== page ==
However, if you’re not a customer or don’t have a branch nearby, the Post Office will allow customers of a bigger range of banks and building societies to deposit notes into their current account, including:

  • Allied Irish Bank (GB)
  • Bank of Ireland
  • Bank of Scotland
  • Barclays
  • CAF
  • Cahoot
  • Cashplus
  • Clydesdale Bank
  • Co-op Bank
  • Danske Bank
  • First Direct
  • First Trust Bank
  • Halifax
  • Handelsbanken
  • HSBC
  • Lloyds Bank
  • Metro Bank
  • Nationwide
  • NatWest
  • Royal Bank of Scotland
  • Santander
  • Smile
  • Think Money
  • TSB
  • Ulster Bank
  • Virgin Money
  • Yorkshire Bank

Why are we keeping old paper notes?

The Bank of England says the number of unreturned paper tenners is roughly in-line with its expectations 18 months after the withdrawal of its legal tender status.

However, the number of unreturned paper fivers is higher than anticipated.

This may be because the £5 note is a lower denomination so will be more likely to be lost or damaged over the years or kept as souvenirs.

How to spot a rare £5 or £10 note

Before cashing in a paper note, it’s worth checking if it’s rare before cashing it in as it could be more worth much more than its face value to collectors.

Here are some tips to check if you old paper note could be valuable.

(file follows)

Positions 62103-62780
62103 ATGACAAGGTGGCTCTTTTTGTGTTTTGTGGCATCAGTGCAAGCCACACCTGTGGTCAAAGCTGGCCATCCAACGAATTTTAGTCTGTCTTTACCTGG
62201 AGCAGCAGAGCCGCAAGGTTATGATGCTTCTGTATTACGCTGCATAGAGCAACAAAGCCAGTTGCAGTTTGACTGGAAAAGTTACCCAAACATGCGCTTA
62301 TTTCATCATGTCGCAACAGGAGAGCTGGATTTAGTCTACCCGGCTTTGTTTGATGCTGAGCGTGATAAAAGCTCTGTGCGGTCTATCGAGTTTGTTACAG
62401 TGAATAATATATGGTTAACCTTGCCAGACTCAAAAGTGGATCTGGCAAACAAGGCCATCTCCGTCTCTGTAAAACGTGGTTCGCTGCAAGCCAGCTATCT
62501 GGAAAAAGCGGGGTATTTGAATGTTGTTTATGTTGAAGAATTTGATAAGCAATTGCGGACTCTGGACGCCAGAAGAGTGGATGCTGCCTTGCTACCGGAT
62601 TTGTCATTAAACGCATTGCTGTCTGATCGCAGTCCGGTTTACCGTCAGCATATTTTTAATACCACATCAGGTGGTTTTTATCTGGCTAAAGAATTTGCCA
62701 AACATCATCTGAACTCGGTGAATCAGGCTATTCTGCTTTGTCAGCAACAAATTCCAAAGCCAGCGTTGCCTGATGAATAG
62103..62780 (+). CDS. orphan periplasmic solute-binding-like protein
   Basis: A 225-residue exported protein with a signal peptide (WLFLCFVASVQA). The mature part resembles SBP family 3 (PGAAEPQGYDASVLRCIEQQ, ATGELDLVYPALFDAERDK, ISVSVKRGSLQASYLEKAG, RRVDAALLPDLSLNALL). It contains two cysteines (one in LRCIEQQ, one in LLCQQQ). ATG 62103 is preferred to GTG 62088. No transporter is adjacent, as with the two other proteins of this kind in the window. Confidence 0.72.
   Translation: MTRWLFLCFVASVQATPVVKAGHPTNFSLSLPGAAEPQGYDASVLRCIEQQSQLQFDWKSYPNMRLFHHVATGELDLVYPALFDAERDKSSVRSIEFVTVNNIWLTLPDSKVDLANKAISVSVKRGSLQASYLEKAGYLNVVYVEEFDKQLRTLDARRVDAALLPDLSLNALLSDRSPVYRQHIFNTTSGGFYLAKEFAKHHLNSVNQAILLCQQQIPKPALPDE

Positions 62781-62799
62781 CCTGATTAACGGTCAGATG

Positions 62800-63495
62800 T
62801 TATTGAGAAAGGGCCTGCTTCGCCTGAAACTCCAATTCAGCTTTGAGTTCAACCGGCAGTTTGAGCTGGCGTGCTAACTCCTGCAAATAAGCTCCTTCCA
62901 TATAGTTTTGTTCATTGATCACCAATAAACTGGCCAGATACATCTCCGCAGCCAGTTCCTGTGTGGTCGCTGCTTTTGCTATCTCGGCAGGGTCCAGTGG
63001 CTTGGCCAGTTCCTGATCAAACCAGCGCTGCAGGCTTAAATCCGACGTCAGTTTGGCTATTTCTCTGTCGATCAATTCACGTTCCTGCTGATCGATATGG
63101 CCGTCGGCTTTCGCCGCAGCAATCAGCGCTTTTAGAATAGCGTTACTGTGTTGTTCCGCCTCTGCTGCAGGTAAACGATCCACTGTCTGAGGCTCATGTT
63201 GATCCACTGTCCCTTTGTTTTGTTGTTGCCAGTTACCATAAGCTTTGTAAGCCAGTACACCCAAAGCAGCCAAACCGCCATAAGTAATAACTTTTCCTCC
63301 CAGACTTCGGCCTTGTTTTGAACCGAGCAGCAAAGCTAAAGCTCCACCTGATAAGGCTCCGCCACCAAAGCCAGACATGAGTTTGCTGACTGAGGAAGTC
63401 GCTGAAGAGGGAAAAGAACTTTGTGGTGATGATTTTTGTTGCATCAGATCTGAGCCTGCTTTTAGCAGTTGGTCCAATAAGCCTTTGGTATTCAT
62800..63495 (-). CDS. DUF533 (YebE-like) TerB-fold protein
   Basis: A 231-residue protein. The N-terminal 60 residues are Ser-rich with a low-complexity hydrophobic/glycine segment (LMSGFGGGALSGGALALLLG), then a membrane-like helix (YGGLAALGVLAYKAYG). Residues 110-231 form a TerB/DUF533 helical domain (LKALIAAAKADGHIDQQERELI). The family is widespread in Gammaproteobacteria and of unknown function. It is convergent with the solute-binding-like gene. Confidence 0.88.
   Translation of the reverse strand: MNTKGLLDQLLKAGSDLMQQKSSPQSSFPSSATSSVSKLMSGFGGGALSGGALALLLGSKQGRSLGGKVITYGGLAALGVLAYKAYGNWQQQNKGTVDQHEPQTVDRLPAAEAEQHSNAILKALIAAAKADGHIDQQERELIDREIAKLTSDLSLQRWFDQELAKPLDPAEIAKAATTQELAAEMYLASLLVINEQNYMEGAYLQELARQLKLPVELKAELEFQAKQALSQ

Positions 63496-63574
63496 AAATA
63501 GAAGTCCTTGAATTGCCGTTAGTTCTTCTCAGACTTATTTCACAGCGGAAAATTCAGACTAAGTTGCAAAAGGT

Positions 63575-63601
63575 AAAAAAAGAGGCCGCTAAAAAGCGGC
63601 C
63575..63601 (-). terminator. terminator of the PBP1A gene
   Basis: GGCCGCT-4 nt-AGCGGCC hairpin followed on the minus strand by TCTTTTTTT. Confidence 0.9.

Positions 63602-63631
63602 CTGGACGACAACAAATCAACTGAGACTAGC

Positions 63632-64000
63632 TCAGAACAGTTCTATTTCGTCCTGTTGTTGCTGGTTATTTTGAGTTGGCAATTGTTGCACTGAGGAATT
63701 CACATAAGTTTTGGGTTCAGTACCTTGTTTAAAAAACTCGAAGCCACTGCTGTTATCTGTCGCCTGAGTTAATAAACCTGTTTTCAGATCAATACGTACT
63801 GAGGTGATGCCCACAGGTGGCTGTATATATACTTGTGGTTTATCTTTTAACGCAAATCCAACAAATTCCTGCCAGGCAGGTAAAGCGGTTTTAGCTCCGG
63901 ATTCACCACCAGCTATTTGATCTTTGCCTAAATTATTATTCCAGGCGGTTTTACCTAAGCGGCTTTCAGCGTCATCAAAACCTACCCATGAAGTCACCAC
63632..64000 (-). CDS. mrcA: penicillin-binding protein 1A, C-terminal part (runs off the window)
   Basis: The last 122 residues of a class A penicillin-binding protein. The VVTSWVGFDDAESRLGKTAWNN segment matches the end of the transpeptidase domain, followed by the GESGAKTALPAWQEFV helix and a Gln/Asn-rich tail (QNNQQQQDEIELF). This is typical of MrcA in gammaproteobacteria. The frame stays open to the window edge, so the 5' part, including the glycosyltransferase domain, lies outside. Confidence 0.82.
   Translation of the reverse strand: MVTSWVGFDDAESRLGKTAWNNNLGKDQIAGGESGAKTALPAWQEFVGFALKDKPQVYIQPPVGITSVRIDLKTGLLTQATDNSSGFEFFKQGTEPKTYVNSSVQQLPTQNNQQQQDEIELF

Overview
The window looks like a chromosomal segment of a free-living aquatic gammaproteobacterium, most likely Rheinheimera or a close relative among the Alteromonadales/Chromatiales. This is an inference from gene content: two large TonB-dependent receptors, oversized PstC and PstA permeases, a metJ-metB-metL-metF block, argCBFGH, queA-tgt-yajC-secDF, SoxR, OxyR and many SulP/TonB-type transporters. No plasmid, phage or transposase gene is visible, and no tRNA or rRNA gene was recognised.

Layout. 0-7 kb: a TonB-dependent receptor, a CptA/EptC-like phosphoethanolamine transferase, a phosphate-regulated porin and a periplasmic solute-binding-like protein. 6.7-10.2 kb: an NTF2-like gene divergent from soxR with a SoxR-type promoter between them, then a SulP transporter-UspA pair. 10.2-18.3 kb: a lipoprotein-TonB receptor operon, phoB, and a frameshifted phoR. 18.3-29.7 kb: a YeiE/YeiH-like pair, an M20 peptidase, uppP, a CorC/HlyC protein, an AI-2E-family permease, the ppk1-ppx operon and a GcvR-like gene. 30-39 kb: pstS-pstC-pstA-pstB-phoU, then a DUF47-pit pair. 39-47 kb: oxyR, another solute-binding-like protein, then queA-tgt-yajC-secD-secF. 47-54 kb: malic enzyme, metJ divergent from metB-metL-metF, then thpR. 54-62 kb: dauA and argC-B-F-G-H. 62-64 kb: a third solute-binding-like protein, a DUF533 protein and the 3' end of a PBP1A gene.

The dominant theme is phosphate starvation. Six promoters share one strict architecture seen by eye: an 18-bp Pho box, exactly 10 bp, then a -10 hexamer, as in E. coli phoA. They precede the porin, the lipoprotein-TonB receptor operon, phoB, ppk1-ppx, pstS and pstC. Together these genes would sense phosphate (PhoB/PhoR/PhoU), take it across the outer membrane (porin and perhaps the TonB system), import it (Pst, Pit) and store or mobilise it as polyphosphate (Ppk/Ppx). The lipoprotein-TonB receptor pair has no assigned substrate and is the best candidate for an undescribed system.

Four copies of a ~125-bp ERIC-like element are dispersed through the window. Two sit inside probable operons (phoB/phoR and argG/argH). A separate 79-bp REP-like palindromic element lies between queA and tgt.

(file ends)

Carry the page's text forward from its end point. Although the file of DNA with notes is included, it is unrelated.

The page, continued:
See how old it is

You can look up banknotes on the Bank of England website to determine when it was last issued.

Withdrawn notes are collected and destroyed, while a large number are simply lost – so the older a note, the more scarce (and possibly valuable) it’s likely to be.

Check the serial number

Typically a note’s serial number (printed on the right-hand side of the Queen’s head) is what will determine how rare it is.

Collectors are often keen to get their hands on the first note in a series or notes with significant serial numbers.

The first batch of notes printed in a series will begin with AA01 followed by six digits, and those with low number below 200 are most in demand.

Some collectors may also pay above the odds for special sequences of numbers like 888888.

Assess the condition

If your note has a sought-after serial number, it’ll be worth more if it’s in ‘mint condition’.

This means the note must look as good as new with no creases, fading or spots.

Look for printing errors

The Bank of England rarely makes printing errors so when a misprint occurs it can boost the value of the affected notes.

Richard Beale, a valuer at specialist auction house Warwick & Warwick told Which? a missing chief cashier signature can bump up the value of your note to £100 or £150 while those missing the Queen’s head can go for £200.

What to do if you have a rare £5 or £10 note

If you think you’ve got a paper note that could be valuable you could try selling it online through an auction website like Ebay.

Alternatively, you could take it to a traditional auction house to sell it, just watch out for the commission fees.